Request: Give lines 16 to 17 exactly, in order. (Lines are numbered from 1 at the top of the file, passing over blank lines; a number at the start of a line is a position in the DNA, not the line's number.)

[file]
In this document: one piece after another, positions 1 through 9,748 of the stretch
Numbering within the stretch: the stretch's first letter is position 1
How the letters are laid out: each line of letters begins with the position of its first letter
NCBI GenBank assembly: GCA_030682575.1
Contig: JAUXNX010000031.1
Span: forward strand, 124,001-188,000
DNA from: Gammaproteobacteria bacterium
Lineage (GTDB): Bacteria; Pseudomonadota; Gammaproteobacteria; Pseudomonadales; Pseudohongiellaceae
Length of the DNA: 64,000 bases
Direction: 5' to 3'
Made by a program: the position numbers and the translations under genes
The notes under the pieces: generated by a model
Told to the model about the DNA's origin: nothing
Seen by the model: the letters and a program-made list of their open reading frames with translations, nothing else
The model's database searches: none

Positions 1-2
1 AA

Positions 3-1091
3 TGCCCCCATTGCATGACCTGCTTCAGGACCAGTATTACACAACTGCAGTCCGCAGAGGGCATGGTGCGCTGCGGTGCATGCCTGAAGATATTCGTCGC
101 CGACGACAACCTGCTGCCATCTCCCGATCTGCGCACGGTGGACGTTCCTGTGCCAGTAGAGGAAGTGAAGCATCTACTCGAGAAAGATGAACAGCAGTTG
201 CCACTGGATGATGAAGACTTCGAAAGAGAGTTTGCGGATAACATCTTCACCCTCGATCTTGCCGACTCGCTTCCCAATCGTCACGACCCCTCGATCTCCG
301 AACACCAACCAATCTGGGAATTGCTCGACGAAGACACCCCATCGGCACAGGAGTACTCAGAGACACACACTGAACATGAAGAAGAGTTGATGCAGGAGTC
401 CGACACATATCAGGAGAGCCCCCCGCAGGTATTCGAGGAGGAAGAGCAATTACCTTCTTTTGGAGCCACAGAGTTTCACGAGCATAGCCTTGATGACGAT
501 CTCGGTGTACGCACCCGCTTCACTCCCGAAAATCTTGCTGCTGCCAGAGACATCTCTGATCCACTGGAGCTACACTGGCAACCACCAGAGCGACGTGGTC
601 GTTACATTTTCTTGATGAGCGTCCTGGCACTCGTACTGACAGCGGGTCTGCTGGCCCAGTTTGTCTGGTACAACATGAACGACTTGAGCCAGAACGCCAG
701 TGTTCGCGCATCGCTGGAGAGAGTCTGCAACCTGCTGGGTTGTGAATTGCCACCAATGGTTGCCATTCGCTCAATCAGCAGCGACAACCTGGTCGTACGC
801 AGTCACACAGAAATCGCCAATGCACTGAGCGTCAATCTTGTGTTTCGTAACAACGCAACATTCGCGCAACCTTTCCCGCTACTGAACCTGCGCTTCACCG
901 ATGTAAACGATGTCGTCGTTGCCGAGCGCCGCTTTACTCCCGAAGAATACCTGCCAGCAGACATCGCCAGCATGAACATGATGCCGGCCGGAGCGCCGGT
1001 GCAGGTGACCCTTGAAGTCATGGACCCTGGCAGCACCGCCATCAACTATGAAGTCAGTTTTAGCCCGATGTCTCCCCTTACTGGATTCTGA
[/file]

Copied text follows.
Positions 1-2
1 AA